Advances in the overall effectiveness of cancer treatments have significantly increased survival rate. However, no matter your age, sex, or diagnosis, these therapies have severe negative side effects changing the patients quality of life for the worse. Statistics have shown that 90% patients complain of cancer caused fatigue, often described as “paralyzing,” 25% will develop clinical depression, and many will lose as much as 35% of their physical functioning abilities during treatment. Few interventions have been shown to prevent these declines. Therefore, we evaluated the effects of exercise in blunting these effects.
Methods: 51 cancer patients, ages ranging from 20-82, all cancer types, stages, and undergoing treatment participated. Following a consultation, muscular strength, cardiovascular endurance, depression and fatigue were assessed for a baseline and development of an individualized exercise program. They exercised bi-weekly for 12 weeks, and re-assessed using the same measures comparing the effectiveness of exercise.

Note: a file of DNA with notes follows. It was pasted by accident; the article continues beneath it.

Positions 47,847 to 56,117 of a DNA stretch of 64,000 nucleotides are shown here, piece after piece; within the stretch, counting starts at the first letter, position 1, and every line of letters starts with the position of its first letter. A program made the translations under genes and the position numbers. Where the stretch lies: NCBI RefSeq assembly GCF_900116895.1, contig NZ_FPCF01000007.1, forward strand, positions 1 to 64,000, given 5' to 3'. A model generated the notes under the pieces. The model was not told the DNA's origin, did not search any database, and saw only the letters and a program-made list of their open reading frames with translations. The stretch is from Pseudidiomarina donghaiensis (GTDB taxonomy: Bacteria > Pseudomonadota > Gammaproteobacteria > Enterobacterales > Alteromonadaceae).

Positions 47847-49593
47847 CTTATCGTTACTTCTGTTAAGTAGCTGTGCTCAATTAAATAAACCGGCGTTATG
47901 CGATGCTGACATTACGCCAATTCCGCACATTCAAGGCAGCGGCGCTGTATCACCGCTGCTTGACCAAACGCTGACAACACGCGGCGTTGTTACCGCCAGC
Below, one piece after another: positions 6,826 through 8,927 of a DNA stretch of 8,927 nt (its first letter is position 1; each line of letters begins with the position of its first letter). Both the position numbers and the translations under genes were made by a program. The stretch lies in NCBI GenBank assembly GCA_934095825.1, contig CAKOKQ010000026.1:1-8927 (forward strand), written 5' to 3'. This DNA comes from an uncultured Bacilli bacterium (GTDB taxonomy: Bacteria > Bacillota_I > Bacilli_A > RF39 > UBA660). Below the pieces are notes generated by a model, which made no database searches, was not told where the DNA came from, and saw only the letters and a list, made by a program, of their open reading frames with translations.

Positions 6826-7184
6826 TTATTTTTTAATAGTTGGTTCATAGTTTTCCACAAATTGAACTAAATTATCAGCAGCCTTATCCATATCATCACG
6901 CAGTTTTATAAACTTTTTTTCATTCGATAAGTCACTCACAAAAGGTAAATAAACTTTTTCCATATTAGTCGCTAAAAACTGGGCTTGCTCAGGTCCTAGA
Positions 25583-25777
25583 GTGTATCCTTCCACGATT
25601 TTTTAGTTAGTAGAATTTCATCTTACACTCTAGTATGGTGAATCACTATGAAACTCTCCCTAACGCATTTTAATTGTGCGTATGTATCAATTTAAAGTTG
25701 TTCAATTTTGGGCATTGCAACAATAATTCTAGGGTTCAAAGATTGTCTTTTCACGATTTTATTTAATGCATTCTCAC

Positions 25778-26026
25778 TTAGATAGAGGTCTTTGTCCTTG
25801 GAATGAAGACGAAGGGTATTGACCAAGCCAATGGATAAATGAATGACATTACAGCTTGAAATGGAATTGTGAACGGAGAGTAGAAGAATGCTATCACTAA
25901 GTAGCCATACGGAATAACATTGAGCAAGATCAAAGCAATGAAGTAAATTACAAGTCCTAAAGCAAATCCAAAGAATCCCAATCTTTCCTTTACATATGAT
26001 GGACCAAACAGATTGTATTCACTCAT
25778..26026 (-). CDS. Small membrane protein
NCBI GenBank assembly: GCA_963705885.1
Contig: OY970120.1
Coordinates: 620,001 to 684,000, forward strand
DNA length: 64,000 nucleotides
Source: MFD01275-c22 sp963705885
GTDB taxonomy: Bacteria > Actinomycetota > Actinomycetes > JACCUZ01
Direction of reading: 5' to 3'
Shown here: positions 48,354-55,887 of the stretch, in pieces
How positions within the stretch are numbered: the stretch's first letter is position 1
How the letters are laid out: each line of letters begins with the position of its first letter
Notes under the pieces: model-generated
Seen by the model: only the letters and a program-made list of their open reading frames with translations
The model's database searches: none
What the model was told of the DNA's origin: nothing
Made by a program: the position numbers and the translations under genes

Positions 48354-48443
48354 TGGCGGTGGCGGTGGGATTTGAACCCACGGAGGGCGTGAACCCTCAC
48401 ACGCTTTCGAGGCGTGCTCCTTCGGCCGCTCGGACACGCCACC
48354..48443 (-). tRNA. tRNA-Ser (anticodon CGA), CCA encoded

Age of Participants
Types of Cancer
Results calculated from Inpower participants over a three month period.
The data reveals that Inpower cancer patients ranging in age from 21-83, all cancer types, stages, and all undergoing treatment increased their cardiovascular endurance by an average of 40%, increased their overall total body strength by an average of 138%, decreased their fatigue by an average of 49%, and decreased their depression by an average of 51%.